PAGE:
Several New Jersey pharma giants – including Johnson & Johnson in New Brunswick, Merck & Co. in Rahway and Bristol Myers Squibb in Lawrenceville – are among the entities that have taken legal action over the drug pricing requirements.

Bristol Myers Squibb
Bristol-Myers Squibb – FLICKR USER A4/CC BY-SA 2.0

When asked whether it planned to negotiate, a spokesperson for Bristol Myers Squibb told NJBIZ, “We have no choice other than to sign the ‘agreement.’ If we did not sign, we’d be required to pay impossibly high penalties unless we withdraw all of our medicines from Medicare and Medicaid. That is not a real choice and we would never do that to patients.”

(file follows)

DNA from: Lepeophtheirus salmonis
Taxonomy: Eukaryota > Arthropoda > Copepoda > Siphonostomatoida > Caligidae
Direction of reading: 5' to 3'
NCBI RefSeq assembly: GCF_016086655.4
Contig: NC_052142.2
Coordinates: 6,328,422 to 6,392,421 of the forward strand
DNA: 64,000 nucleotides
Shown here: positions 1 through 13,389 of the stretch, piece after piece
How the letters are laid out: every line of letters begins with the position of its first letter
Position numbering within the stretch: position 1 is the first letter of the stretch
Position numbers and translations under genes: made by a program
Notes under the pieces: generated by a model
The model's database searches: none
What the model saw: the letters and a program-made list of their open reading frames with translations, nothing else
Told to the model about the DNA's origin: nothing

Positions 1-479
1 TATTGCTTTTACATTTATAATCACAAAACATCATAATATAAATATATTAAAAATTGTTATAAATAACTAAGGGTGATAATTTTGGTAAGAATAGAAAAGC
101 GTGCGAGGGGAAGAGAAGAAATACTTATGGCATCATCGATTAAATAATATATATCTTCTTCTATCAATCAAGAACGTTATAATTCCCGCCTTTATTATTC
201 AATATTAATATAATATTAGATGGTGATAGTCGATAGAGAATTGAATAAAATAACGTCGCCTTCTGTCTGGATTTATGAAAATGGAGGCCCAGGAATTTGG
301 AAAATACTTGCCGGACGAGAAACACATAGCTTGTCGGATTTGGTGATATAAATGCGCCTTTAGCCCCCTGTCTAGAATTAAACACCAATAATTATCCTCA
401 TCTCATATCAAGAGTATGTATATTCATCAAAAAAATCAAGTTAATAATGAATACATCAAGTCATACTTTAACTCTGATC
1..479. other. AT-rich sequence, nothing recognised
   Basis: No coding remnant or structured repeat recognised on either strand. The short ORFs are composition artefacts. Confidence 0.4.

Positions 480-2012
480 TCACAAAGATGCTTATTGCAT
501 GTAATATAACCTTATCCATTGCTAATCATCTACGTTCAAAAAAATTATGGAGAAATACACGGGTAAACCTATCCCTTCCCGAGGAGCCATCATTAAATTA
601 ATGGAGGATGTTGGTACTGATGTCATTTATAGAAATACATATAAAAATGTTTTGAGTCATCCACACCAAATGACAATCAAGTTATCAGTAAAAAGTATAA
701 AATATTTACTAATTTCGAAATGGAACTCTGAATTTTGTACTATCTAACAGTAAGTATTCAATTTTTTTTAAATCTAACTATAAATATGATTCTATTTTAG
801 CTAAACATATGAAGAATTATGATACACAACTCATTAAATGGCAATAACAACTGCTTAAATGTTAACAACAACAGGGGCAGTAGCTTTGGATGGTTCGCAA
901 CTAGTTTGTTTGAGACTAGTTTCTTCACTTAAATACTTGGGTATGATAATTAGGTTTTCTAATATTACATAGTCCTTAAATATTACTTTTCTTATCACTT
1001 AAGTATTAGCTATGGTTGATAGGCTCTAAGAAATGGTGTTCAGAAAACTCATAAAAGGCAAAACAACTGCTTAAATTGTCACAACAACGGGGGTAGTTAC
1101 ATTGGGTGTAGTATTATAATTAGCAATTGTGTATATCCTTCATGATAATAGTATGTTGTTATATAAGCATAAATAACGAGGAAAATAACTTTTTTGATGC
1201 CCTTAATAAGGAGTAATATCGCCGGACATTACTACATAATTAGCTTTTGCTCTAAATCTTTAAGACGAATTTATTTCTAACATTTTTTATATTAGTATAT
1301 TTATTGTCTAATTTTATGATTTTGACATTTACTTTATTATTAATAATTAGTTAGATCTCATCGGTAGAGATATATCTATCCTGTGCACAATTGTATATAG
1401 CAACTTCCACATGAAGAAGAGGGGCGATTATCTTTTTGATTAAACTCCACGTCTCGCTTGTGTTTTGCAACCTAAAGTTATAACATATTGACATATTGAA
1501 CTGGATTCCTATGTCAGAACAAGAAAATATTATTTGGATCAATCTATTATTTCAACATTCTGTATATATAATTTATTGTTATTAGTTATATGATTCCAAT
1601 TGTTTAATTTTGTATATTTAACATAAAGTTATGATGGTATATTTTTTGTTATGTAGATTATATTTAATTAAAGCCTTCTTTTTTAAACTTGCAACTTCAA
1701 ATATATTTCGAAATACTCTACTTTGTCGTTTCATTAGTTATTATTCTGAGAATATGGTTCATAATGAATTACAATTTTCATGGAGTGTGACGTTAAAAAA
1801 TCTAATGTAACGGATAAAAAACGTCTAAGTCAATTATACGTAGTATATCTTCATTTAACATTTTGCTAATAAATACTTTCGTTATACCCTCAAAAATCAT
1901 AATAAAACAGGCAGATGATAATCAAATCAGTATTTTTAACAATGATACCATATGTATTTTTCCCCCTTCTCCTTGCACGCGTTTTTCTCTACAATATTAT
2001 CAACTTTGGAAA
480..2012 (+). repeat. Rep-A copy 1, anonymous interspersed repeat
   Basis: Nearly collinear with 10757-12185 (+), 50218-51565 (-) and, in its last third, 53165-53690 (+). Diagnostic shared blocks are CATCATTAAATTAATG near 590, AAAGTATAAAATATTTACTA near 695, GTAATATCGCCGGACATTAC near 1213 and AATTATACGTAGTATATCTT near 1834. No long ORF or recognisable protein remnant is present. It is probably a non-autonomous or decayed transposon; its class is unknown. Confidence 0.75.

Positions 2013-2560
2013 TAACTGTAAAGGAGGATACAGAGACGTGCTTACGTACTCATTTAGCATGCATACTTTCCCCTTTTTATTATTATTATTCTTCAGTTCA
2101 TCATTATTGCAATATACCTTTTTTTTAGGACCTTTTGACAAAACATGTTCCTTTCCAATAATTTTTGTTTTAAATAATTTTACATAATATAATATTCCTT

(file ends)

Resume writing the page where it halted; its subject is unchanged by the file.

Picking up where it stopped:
Bristol Myers Squibb noted that the inclusion of Eliquis “was widely expected given it is among the highest government expenditures in the Medicare program” and that it was targeted “due to the sheer number of Medicare patients who benefit from the medicine, not its price.”

“Medicare patients who are prescribed ELIQUIS are currently able to get it with relatively low out-of-pocket costs at an average of $55 per month. This reality is at risk, as the government has not required that insurance companies make selected medicines available in the future without burdensome cost sharing or hurdles to access,” the company said. “We remain driven by our commitment to patients and will continue to advocate for an environment that supports patient access and future innovation.”